The Tod Browning one cost the most, from secondhand record-and-bookstore Elvis Shakespeare, a regular stop on my constitutionals. It happened to tie in with a little project I have on the go, so I couldn’t very well pass it up. £15. It’s pretty good — a series of essays on different aspects of Browning’s work. There are some howling factual errors — Roger Corman directing Christopher Lee in DRACULA — but they’re all sort of off-topic. On Browning’s films, the book is informative and insightful.

Alonso and Michel’s Lowlife Reunion

Posted in FILM with tags , , , , , , , , , , , , , , , , , , , , on March 22, 2022 by dcairns

The last day of Hippfest began, for us anyway, with a Laurel & Hardy triple bill — restorations of DUCK SOUP, TWO TARS and LIBERTY, all of which brought the house down, or would’ve if the Hippodrome had been less solidly constructed 110 years ago.

This was followed by A STRING OF PEARLS (YICHUAN ZHENZHU, 1926), one of the few surviving Chinese silents, a loose adaptation of Maupassant’s The Necklace, complete with happy ending. Though the whole point of the story, if it has one, would seem to be the utterly miserable ending Maupassant provided, the plot’s reworking was done with some skill and logic, and might have succeeded had not the screenplay, by Hou Yao, resorted to every possible means to pad the story from the original few pages to feature length. This became tiresome, but then hilarious, especially when we discover that one character, a wealthy businessman who looks oddly like a twelve-year-old girl in drag, is being blackmailed.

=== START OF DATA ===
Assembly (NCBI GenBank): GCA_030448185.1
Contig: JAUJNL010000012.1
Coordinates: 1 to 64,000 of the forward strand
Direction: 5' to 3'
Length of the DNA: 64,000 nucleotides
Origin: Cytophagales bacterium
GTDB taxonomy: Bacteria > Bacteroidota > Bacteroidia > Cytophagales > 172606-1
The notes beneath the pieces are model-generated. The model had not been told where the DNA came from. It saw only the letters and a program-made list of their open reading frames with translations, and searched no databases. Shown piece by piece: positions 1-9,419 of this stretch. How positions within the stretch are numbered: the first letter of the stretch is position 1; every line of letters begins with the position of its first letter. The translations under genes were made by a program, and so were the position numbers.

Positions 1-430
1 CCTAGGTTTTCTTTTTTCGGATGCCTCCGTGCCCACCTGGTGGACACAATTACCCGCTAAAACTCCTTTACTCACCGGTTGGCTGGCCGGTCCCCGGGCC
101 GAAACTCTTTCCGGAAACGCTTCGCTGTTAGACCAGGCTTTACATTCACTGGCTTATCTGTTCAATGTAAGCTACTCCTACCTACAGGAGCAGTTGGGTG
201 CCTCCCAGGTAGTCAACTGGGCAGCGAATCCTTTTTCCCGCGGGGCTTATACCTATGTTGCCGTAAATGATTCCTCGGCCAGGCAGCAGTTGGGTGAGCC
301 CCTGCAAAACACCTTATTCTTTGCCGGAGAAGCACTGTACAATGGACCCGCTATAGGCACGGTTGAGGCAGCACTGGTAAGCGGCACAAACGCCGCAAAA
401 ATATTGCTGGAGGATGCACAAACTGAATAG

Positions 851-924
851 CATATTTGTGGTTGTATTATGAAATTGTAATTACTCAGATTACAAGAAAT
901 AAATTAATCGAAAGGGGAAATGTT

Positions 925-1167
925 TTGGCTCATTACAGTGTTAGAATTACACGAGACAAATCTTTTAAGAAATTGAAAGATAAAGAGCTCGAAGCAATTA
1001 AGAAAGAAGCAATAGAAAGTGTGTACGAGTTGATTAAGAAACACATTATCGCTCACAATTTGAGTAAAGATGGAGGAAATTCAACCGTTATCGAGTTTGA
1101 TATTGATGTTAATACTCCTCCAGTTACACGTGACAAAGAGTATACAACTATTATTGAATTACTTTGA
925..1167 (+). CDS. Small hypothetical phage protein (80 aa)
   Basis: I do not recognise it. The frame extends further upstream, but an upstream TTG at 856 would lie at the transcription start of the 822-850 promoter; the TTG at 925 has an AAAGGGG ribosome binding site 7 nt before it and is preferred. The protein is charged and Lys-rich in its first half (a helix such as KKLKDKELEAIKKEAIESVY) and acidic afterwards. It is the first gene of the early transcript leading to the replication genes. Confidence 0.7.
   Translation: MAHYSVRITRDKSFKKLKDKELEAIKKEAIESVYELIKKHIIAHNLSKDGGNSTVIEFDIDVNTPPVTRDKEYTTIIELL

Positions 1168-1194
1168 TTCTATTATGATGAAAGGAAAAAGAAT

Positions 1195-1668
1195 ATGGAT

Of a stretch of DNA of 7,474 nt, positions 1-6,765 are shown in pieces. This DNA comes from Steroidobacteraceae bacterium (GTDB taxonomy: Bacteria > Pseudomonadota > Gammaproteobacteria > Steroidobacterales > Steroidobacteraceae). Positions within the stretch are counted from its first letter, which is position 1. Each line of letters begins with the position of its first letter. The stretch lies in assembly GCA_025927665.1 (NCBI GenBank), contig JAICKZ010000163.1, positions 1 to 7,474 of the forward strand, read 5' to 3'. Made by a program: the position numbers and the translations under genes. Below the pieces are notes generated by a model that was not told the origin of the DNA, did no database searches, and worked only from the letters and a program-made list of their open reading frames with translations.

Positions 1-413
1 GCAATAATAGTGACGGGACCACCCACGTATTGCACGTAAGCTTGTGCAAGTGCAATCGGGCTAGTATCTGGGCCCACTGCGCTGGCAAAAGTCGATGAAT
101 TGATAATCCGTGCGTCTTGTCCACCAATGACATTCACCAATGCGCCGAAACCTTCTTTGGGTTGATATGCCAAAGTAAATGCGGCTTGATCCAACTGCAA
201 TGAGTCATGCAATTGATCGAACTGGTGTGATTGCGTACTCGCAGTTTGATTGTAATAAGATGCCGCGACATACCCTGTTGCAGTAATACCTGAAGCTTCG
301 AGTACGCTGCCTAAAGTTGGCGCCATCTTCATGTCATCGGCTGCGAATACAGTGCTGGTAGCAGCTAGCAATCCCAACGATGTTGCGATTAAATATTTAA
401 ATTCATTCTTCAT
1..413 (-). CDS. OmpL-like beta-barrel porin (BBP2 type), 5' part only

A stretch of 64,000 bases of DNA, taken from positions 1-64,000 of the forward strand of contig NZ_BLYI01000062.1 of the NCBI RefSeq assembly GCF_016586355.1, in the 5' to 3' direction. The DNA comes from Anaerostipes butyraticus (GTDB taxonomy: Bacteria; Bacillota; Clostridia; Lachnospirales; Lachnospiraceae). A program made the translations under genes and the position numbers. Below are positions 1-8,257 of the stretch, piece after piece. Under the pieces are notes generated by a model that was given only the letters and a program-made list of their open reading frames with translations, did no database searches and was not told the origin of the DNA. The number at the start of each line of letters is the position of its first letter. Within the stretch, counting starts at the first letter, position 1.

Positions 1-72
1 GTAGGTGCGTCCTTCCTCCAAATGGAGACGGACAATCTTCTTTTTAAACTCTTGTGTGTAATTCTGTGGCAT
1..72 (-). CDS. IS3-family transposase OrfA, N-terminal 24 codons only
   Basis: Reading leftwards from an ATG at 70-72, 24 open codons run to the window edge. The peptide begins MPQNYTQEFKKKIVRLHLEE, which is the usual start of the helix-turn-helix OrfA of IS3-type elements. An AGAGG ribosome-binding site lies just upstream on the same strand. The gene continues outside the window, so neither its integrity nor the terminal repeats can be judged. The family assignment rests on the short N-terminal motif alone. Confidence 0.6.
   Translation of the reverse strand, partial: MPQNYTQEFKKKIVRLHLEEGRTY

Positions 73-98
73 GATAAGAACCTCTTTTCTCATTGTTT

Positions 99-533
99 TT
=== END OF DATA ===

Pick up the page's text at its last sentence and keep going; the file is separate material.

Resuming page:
Little girl man looks thoughtfully at the blackmail note which demands a thousand pounds, “or I will reveal your secret.” Flashback: little girl man receives his first-ever blackmail note, demanding a mere one hundred pounds. Carefully he removes the money from his safe. Goes to meet the blackmailer. Pays him. We come out of this flashback. Little girl man wistfully remembers his second blackmail note. We see him receive it. It is identically worded, but demands two hundred pounds, “or I will reveal your secret.” He takes the money…

John Sweeney on piano accompanied this insane, ritualistic repetition with a straight face, somehow bringing out the comedy without spoofing. It was cheering to learn that the screenwriter published a book on the art of writing for films.

The intertitles were also a joy: decorative and bilingual, the English parts obviously penned by someone just as skilled at bluffing as Hou Yao. Maybe Hou did it himself. When little girl man (back in the present tense at last) refuses to pay the thousand pounds, the blackmailer sets about him with a dagger. Mrs. Little Girl Man visits her injured husband in hospital and asks, “Tell me. What’s the trouble between you and your murderer.”

The titles also featured some nifty animation (including pearls rearranging themselves into the Chinese character for “misfortune” and some random drawings of camels. This was probably the worst Chinese silent yet (I don’t even like the classic, THE GODDESS, that much — too much propaganda) and my favourite.

Then we had two films for which I wrote the notes — THE UNKNOWN and L’HOMME DU LARGE. Since the notes for the latter were written back in 2020 the programme has changed, and it was John Sweeney who accompanied that one with Frank Bockius, and very glorious it was. Johnny Best, who threw himself into a rambunctious accompaniment to the L&H trio (with Frank ram-Bockius on percussion), played solo for the Browning-Chaney film, where Alonso the armless knife-thrower finds that the course of tearing one’s rival apart with wild horses never does run smooth. Best, in this case, opted for a restrained, even muted approach, since what was going on up there on the screen was more than demented enough. In the L’Herbier, Charles Boyer somehow gets top-billing for a fairly tiny supporting role (well, he’s electrifying to watch even if Nosferatu-gaunt) and L’Herbier’s partner Jaque Catelain plays Michel, the no-good son of a sea-worshipping fisherman. Paul McGann narrated, since it would be a crime to stick subtitles on those beautiful art intertitles. Impossible to believe this film was made in 1920. The music, sonorous voice-over, and conducive setting all worked their magic…

The full array of Hippodrome programme notes is available here. I seem to have written quite a few over the years.